Why did he export employment to China? He had items that were unique, desirable and highly profitable, yet he chose to go for the money when he could have created something great for other americans. It was all about the money, nothing else, nothing at all

      October 27, 2011 at 9:36 am |
    • ES

      Jobs didn't invent the technology behind any of his most recent products, none! He incorporated finesse, creativity, art into the products but he did not invent the hardware, apps, networking technology that powers ALL cell devices on the planet.

      October 27, 2011 at 10:28 am |
    • TheGarderner

      Better place? I am sure he helped to create a more materialistic world where people especially teens turn the world into one of consumption, indulging into what we WANT more than what we NEED __ and where does that paradigm of indulgence best played out: CHINA. Steve Jobs: Do the capitalist, Sabotage the Economy _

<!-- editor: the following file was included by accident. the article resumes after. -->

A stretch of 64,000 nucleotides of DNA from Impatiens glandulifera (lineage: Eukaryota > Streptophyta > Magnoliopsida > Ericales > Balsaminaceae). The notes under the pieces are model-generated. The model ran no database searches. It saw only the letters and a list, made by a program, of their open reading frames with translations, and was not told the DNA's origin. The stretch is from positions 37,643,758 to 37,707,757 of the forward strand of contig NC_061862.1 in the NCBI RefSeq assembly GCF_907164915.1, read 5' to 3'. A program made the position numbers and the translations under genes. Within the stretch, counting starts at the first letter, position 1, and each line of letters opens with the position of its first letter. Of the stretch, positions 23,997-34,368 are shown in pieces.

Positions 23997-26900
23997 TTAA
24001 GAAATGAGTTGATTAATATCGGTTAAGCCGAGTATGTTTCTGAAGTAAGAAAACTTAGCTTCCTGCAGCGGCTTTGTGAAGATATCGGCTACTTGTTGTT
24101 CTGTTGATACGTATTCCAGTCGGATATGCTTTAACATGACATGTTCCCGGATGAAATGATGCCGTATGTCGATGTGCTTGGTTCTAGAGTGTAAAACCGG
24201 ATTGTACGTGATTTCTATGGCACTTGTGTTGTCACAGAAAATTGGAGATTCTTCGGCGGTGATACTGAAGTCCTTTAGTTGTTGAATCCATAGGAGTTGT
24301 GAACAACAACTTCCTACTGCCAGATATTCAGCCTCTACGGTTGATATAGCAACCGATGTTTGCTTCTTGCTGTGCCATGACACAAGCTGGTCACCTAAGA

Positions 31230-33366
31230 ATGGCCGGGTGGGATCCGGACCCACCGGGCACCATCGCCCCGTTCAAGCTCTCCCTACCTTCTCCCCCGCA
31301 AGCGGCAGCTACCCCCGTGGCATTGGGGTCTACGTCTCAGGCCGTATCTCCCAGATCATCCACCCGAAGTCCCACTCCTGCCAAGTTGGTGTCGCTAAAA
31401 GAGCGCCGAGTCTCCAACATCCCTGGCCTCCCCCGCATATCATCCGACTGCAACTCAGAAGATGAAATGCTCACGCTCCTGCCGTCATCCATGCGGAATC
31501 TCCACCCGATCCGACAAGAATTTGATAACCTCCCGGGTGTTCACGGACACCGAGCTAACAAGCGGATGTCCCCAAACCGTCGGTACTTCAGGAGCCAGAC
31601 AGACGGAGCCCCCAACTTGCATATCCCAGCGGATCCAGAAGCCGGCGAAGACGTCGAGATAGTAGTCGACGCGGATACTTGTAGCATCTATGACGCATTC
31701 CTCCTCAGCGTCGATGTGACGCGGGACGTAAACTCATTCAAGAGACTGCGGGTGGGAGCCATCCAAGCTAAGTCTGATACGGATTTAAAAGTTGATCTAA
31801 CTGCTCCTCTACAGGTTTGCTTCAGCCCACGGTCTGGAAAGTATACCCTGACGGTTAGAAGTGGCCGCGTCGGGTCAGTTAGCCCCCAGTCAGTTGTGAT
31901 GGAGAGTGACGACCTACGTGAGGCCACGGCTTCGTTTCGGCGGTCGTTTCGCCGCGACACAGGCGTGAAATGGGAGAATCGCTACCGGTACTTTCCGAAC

October 27, 2011 at 11:25 am |
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About this blog

The CNN Belief Blog covers the faith angles of the day's biggest stories, from breaking news to politics to entertainment, fostering a global conversation about the role of religion and belief in readers' lives. It's edited by CNN's Daniel Burke with contributions from Eric Marrapodi and CNN's worldwide news gathering team.